My first ever blog post was inspired by a heated social media debate over vaccinations. Or more accurately, a bunch of inaccurate blog posts being thrown back and forth substituting for scientific data or argument. I shared a little of my position on vaccinations when I wrote that post, but over the last 10 months, I’ve wanted more and more to do a followup that focused on my opinion and reasoning. Now seemed like a great time to do that.
I am pro-vaccination. I received every vaccination that was scheduled to be administered as a child, and opted for additional vaccinations as an adult. I did not live in a college dormitory so at the time I was not required to be vaccinated against meningitis, but I was. After graduating college, and working as a plasmapheresis center, I opted to revaccinate against Hepatitis B instead of having a titer drawn for my levels. I have received a flu shot every year for quite a few years now. Before D1 was born, my husband received the DTaP, and I received it the day I was discharged from the hospital. Recently, it was brought to my attention that receiving another DTaP vaccination could produce a response in my unborn infant, therefore protecting her until she can receive her own DTaP vaccination at 6 months; so I opted for another DTaP, and of course a flu shot, at my 28 week prenatal visit.
D1 and D2 have been given all vaccinations on time, starting with a HepB vaccination at birth (and vitamin K, but that is not optional, it is not a vaccine- don’t even get me started on that one). In the interest of full disclosure I will say that D1 did not receive a flu vaccine his first flu season; my reasoning was that all parties around him were vaccinated and he was not often around people who were not vaccinated. Since I work from home, he was not around other children who may have had flu symptoms. In hindsight, I regret this decision and feel very lucky that we escaped nearly his first year with no illness. Nearly, because at 11 1/2 months, he was diagnosed with his first case of strep throat.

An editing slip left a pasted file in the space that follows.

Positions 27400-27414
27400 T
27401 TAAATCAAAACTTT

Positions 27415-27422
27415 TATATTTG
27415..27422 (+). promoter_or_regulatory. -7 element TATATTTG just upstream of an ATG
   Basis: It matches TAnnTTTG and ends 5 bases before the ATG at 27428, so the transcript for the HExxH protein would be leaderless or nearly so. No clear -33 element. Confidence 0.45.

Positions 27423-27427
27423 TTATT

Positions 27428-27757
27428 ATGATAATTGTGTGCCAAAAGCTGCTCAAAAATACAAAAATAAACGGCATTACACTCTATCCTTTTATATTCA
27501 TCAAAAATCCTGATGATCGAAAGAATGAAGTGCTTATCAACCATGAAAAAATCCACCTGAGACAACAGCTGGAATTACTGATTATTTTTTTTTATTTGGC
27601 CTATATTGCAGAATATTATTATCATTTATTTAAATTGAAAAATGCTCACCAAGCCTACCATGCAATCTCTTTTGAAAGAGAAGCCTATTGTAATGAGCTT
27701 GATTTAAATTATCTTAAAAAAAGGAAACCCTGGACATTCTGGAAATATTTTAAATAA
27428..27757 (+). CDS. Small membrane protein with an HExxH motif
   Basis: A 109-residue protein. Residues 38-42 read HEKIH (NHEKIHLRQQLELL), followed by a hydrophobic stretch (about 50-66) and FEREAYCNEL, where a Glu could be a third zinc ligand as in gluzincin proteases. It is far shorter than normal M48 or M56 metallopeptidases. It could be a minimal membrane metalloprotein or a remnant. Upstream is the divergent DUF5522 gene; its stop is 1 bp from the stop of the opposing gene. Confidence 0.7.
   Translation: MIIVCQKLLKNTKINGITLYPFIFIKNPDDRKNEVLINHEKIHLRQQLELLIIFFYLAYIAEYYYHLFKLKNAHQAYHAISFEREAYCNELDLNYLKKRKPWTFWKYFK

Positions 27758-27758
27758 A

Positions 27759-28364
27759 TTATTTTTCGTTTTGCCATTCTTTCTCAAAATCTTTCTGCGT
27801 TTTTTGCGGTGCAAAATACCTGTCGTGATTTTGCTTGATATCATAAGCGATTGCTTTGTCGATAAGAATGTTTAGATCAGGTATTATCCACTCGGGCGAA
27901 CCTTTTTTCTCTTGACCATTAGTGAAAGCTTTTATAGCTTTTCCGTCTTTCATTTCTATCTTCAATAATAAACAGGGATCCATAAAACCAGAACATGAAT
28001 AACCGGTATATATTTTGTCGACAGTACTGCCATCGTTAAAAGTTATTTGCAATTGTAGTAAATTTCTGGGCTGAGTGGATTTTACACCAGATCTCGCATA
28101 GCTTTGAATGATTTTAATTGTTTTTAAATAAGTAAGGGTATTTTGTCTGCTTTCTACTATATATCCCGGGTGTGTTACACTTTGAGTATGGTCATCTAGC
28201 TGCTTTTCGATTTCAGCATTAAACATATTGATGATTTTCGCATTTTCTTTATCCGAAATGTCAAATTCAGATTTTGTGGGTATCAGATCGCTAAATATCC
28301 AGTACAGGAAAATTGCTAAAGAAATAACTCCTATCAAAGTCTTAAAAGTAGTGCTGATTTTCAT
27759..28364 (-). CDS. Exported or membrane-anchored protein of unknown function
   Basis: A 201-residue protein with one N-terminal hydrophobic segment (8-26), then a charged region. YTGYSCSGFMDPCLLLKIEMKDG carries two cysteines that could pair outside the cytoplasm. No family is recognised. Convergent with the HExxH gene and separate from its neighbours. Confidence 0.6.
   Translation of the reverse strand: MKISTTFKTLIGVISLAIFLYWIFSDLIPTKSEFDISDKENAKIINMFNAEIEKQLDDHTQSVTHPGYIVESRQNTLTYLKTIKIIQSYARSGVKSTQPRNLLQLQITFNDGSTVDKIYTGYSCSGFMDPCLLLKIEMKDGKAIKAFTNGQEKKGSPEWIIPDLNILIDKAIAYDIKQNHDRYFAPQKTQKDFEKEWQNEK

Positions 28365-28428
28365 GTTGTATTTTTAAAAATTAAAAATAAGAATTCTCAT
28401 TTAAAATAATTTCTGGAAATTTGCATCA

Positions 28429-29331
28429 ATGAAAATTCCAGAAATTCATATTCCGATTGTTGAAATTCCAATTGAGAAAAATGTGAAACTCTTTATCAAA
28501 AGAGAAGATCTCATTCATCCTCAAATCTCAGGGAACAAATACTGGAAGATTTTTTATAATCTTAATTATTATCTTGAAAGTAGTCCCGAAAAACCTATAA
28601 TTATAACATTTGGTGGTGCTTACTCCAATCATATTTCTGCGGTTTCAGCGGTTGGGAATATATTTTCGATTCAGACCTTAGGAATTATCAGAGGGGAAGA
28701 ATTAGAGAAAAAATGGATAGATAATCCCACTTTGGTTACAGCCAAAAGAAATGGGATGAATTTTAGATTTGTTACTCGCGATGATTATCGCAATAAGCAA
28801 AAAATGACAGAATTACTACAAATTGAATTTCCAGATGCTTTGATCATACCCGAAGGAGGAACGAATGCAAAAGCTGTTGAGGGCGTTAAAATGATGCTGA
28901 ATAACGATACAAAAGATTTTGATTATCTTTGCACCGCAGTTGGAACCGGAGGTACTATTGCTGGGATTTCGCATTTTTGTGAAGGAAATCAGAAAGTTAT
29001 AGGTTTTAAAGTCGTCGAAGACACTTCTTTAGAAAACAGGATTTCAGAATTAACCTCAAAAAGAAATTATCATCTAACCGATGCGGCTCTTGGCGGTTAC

Did I have concerns about vaccinating my children? Of course I did! But I did my research, I asked my pediatrician, and I advocated for my children’s healthcare to be in their best interest. So let me tell you about those concerns..
The primary concern for me was the pain for my children. Having been vaccinated myself, I know that not only can the shots be painful, but the achiness after a shot can be fairly uncomfortable as well, and that a mild fever after vaccination can be expected. After speaking with my children’s doctors, we determined the correct dosage of anti-inflammatory medications and used them as needed after a vaccination dosage. However, this response is not a bad thing! This achiness and fever is the body’s response to being vaccinated, and it’s a great thing, because it means their tiny little bodies are producing antibodies- the very things that will prevent them (or reduce their reaction to) the disease if they are exposed to it.
I was concerned about the side effects of any given vaccine. I educated myself on what those are (thank you to the CDC website and the wonderful handouts our pediatrician provided with each vaccination) and knew what to watch for. I also was very aware of the rarity of a severe reaction.
Those were my concerns. As an educated adult in America, I can’t quite imagine that there are any other concerns that a parent might have about vaccination. But moving on..
Since we live in a developed country where many illnesses have never been a part of the lives of today’s parents, I believe this has actually skewed our view on vaccination. Many parents have never seen or experienced a severe case of chicken pox, let alone known a mother who had a child born with severe defects because she contracted measles during a pregnancy, or had a relative who was disabled from a childhood infection with polio. Many parents are ignorant to the fact that yes, it could indeed, be their child who dies of pertussis (whooping cough).
I don’t believe it’s anyone’s right to opt out of vaccinating themselves or their child and here’s why.. This is not a personal decision that only affects you and your child. The decision not to vaccinate effects the mailman, whose child is immunocompromised. It affects the pregnant grocery store clerk who doesn’t know her immunity to measles has dropped in the years since she was vaccinated. It affects the elderly person at the table next to you at a restaurant who is on medication that lowers their immunity and ability to fight off infection. And quite frankly, it affects me- the mother who will have a child who cannot be vaccinated against many illness, but can certainly contract them before, 6 months and up until one year.
No one, and I mean no one, has the right to put my children at risk because of their own selfishness. The only exception, for me, to a fully vaccinated child, would be one who is immunocompromised, or who has a parent who had a severe (and by severe I do not mean redness or a rash) reaction to a vaccination or vaccination component, therefore putting that child at risk of the same reaction. I would think, I would truly hope, that if a child falls into one of those two categories, that their parents would be on the same side of this (what should never even be an) argument as me. Because, quite frankly, the only way for those children to be protected is for everyone else around them to be vaccinated.